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Punch or the London Charivari, Vol. 147, September 23, 1914   By:

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Vol. 147.

September 23, 1914.

Illustration: THE ALIEN.



The KAISER, we are told, travels with an asbestos hut. We fancy, however, that it is not during his lifetime that the most pressing need for a fire proof shelter will arise.

"The Germans," said one of our experts last week, "are retreating to what looks like a bottle neck exit." Their fondness for the bottle is, of course, well known and may yet be their undoing.

The Times , one day, gave a map showing "The Line of Battle in Champagne." It was, as might have been expected, a very wobbly line.

A somewhat illiterate correspondent writes to say that he considers that the French ought to have allowed the Mad Dog to retain Looneyville.

The German papers publish the statement that a Breslau merchant has offered 30,000 marks to the German soldier who, weapon in hand, shall be the first to place his feet on British soil. By a characteristic piece of sharp practice the reward, it will be noted, is offered to the man personally and would not be payable to his next of kin.

With one exception all goods hitherto manufactured in Germany can be made just as well here. The exception is Lies.

We have been requested to deny the rumour that Mr. A. C. BENSON'S forthcoming Christmas book is to be a Eulogy of German Culture and is to bear the title, Some Broken Panes From a College Window ( in Louvain ).

A Corps of Artists for Home Defence is being formed, and the painter members are said to be longing for a brush with the enemy.

Cases have been brought to our notice by racing men of betting news having been delayed on more than one occasion owing to the wires being required for war purposes. We are confident that if a protest were made to Lord KITCHENER he would look very closely into the matter.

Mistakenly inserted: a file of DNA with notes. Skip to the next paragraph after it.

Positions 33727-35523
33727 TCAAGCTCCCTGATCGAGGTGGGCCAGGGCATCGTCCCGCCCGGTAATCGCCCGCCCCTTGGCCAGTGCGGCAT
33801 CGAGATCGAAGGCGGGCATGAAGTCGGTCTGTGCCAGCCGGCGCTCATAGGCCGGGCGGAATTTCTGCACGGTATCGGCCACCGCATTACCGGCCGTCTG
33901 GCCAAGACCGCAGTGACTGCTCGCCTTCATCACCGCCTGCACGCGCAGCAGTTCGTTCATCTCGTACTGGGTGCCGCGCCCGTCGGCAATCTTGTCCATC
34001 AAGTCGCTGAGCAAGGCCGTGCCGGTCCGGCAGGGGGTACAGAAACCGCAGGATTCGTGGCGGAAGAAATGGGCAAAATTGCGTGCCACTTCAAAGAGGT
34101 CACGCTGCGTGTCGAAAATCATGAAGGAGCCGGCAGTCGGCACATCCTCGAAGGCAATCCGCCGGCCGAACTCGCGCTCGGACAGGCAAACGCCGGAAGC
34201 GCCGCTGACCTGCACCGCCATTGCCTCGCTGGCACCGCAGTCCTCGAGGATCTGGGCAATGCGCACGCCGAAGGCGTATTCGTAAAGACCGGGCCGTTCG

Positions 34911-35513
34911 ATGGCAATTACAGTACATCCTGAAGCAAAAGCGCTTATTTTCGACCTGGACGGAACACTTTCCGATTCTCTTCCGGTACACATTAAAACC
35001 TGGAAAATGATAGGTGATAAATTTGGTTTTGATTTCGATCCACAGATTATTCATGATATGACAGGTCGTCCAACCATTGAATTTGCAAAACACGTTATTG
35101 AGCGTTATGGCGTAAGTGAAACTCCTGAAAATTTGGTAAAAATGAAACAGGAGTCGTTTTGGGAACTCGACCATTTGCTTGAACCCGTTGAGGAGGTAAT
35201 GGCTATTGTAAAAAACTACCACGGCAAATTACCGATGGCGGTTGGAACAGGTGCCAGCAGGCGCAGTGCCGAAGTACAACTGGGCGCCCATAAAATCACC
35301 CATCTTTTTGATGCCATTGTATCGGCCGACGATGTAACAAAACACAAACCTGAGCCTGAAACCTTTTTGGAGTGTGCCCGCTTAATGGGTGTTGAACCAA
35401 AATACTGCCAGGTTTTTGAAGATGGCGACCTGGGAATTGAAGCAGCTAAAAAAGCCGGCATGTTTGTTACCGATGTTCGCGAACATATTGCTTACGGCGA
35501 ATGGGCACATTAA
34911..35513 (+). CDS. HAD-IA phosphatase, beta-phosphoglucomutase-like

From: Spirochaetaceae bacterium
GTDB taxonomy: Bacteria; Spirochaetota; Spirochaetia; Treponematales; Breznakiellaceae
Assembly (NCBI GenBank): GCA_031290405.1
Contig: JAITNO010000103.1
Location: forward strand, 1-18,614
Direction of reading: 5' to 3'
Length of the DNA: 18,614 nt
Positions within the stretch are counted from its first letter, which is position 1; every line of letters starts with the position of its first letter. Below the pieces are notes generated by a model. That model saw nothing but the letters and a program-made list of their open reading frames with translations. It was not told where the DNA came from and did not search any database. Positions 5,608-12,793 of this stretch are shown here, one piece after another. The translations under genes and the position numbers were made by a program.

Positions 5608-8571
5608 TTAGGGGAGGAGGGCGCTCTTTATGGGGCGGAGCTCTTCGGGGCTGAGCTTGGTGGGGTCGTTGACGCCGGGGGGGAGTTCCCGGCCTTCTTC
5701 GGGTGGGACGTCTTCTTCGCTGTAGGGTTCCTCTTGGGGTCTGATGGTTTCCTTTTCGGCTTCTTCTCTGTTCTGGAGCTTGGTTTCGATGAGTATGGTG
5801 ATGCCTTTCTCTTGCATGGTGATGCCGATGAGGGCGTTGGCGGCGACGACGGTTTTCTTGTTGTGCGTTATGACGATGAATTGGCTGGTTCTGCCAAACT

Another item reaches us from the dear old village of Pufflecombe this week. The oldest inhabitant met a stranger. "'Scuse me, Zur," he said, "but be you from Lunnon town?" The visitor nodded. "Then maybe, Zur," said the rustic, "you can tell me if it be true, as I have heerd tell, that relations 'tween England and Germany be strained?"

"If every man and woman in the country were mated, the number of men who would still remain bachelors would more than equal the entire population." Daily News.

The Press Bureau cannot guarantee the truth of this.

Germans on board, who were arrested, stated that reports circulated in Hamburg declared that the British troops had been annihilated and Paris was in flames.

"Sixty two British ships lie at Hamburg."

They must have caught it from the Germans.


( To a King's Recruit. )

Now is your time of trial, now When into dusk the glamour pales And the first glow of passion fails That lit your eyes and flushed your brow In that great moment when you made your vow.

The Vision fades; you scarce recall The sudden swelling of the heart, The swift resolve to have your part In this the noblest quest of all By which our word is given to stand or fall.

Your mother's pride, your comrades' praise All that romance that seemed so fair Grows dim, and you are left to bear The prose of duty's sombre ways And labour of the long unlovely days.

Yet here's the test to prove you kin With those to whom we trust our fate, Sober and steadfast, clean and straight, In that stern school of discipline Hardened to war against the foe within.

For only so, in England's sight, By that ordeal's searching flame Found worthy of your fathers' fame, With all your spirit's armour bright Can you go forth in her dear cause to fight... Continue reading book >>

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